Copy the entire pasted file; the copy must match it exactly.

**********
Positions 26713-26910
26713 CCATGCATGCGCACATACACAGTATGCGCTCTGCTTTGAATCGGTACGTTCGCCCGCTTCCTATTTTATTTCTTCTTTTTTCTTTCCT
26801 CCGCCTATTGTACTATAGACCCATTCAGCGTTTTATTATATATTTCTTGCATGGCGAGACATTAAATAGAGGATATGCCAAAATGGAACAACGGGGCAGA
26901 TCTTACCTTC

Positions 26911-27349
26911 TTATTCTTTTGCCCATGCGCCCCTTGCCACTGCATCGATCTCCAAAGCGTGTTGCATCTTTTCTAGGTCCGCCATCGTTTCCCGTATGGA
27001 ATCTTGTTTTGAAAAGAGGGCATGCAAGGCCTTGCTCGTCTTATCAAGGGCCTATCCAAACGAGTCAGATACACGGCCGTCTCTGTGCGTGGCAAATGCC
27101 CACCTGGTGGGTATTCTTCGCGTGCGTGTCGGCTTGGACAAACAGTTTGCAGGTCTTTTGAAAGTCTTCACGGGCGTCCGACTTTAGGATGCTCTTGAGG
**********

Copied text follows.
Positions 26713-26910
26713 CCATGCATGCGCACATACACAGTATGCGCTCTGCTTTGAATCGGTACGTTCGCCCGCTTCCTATTTTATTTCTTCTTTTTTCTTTCCT
26801 CCGCCTATTGTACTATAGACCCATTCAGCGTTTTATTATATATTTCTTGCATGGCGAGACATTAAATAGAGGATATGCCAAAATGGAACAACGGGGCAGA
26901 TCTTACCTTC

Positions 26911-27349
26911 TTATTCTTTTGCCCATGCGCCCCTTGCCACTGCATCGATCTCCAAAGCGTGTTGCATCTTTTCTAGGTCCGCCATCGTTTCCCGTATGGA
27001 ATCTTGTTTTGAAAAGAGGGCATGCAAGGCCTTGCTCGTCTTATCAAGGGCCTATCCAAACGAGTCAGATACACGGCCGTCTCTGTGCGTGGCAAATGCC
27101 CACCTGGTGGGTATTCTTCGCGTGCGTGTCGGCTTGGACAAACAGTTTGCAGGTCTTTTGAAAGTCTTCACGGGCGTCCGACTTTAGGATGCTCTTGAGG